And while it hardly came as a surprise to anyone who saw them, it just reached some people’s breaking point, including ESPN’s Wendi Nix.

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Sexism still an issue in sports journalism in 2015

Mike Bell Jessica Mendoza
(Photo Credit: Twitter)

This post was originally published on my JN 499 class blog at The University of Alabama, a course dealing with journalism ethics: https://uajn499.wordpress.com/2015/10/20/sexism-still-an-issue-in-sports-journalism-in-2015/

It was then later published on DoingEthicsInMedia.com, the website for the “Doing Ethics in Media: Theories and Practical Applications” textbook used for the course: http://www.doingethicsinmedia.com/wp/sexism-remains-an-issue-in-sports-journalism-in-2015/

***

If you think you have it better off than me, there’s a good chance you’re wrong.

Ask yourself, are you a male? Yes? No? If it’s the latter, then I don’t think it’s up for discussion.

While I could probably use this test in most areas of our masculine culture and get the same result nine times out of 10, it seems clear to me that it especially holds true in a field I know quite well – journalism.

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Sports journalism and fandom: Can they coexist?

Mark Schlereth
(@markschlereth/Twitter)

This post was originally published on my JN 499 class blog at The University of Alabama, a course dealing with journalism ethics: https://uajn499.wordpress.com/2015/10/06/sports-journalism-and-fandom-can-they-coexist/

***

When you’re a journalist, the first thing you usually do when you get to a stadium is pick up your media credential.

With that credential – a small pass on a lanyard with your name and organization usually written on it – you’re given access to the press box, the field and the interviews held immediately after the game.

But before you even get that far, before you pick up your media credential outside the venue, there’s one other thing you need to do first:

Turn in your fan card.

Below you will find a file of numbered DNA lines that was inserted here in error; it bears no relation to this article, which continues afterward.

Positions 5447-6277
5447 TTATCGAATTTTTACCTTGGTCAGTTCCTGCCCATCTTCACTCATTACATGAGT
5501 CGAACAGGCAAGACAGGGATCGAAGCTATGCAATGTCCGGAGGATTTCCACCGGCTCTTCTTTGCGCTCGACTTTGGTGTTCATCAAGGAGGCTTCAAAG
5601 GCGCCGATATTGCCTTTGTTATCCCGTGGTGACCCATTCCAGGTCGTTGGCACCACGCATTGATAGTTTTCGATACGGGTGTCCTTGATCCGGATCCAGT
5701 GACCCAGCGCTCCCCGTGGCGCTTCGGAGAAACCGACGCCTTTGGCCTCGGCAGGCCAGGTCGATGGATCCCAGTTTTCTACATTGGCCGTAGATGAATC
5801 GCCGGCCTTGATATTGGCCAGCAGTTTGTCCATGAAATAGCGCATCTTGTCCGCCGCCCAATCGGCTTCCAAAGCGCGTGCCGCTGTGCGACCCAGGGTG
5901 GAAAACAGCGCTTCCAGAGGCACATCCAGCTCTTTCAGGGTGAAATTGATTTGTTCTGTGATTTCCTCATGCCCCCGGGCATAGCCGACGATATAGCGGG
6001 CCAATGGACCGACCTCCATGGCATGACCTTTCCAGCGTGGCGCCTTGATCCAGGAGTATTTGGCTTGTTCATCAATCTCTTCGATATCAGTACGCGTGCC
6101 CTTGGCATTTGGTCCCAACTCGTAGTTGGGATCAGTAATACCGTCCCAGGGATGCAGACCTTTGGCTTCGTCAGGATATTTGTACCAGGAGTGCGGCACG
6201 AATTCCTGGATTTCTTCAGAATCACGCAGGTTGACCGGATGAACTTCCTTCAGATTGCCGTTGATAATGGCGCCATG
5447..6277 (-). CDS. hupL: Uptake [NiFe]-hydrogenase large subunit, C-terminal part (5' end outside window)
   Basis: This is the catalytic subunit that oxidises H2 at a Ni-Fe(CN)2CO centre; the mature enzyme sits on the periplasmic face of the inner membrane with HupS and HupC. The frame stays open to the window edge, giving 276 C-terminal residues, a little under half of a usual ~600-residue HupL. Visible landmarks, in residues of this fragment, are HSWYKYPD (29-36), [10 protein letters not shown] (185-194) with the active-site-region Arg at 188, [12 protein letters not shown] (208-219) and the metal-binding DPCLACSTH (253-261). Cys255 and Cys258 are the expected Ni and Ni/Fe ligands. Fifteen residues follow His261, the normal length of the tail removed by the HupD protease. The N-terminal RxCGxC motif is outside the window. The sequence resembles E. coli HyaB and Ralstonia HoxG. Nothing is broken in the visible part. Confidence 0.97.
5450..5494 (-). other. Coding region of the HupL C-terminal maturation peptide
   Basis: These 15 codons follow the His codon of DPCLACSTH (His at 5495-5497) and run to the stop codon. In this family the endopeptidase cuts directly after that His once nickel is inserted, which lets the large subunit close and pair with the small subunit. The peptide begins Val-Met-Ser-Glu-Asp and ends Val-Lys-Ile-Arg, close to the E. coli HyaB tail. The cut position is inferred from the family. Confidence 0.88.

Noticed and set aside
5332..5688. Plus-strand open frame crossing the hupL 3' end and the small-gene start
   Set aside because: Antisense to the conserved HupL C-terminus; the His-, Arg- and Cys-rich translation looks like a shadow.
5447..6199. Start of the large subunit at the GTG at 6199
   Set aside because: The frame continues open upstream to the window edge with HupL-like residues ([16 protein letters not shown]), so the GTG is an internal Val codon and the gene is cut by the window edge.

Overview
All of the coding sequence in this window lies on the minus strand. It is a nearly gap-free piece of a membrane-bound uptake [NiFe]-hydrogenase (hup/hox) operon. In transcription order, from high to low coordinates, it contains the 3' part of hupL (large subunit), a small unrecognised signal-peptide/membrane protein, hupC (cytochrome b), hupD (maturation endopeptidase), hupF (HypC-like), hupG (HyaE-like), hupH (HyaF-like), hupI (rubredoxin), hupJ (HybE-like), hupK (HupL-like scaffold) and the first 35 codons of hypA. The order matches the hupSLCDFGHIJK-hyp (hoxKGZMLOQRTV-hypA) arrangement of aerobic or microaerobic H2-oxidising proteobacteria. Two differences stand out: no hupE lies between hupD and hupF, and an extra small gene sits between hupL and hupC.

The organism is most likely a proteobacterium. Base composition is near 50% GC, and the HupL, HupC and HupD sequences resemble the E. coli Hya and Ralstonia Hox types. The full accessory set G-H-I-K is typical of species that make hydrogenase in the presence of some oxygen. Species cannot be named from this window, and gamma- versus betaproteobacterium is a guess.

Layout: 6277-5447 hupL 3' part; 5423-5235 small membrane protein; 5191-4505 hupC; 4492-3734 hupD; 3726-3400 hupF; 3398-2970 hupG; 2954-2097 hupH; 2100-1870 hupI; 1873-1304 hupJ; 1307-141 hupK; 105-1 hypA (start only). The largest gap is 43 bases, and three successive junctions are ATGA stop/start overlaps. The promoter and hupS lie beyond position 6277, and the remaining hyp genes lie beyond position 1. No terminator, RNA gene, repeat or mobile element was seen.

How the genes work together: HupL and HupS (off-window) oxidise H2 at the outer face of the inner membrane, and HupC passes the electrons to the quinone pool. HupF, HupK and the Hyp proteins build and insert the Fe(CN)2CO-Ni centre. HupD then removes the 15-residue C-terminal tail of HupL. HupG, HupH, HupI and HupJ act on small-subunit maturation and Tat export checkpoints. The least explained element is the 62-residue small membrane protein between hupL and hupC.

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Defamation after death: Is it fair game?

This post was originally published on my JN 499 class blog at The University of Alabama, a course dealing with journalism ethics: https://uajn499.wordpress.com/2015/09/15/defamation-after-death-is-it-fair-game/

It was then later published on DoingEthicsInMedia.com, the website for the “Doing Ethics in Media: Theories and Practical Applications” textbook used for the course: http://www.doingethicsinmedia.com/wp/its-legal-to-defame-a-dead-person-but-that-does-not-make-it-ethical/

***

When Vladlen Putistin took his case to court, his claim was clear: He wanted the information rectified and he wanted compensation for the damages. In his view, he believed the journalist’s statements in her published newspaper article defamed his father, thus justifying his decision to sue.

In July 2001, Putistin sued the newspaper Komsomolska Pravda and its journalist on the grounds that an article published three months earlier was harmful to the reputation of his father, Mikhail. Putistin claimed that the article, titled “The Truth about the Death Match,” an infamous soccer match played in Kiev – then a part of the Soviet Union – between former professional soccer players and German military personnel in 1942 during the midst of World War II, suggested Mikhail, a Soviet, was a Nazi collaborator.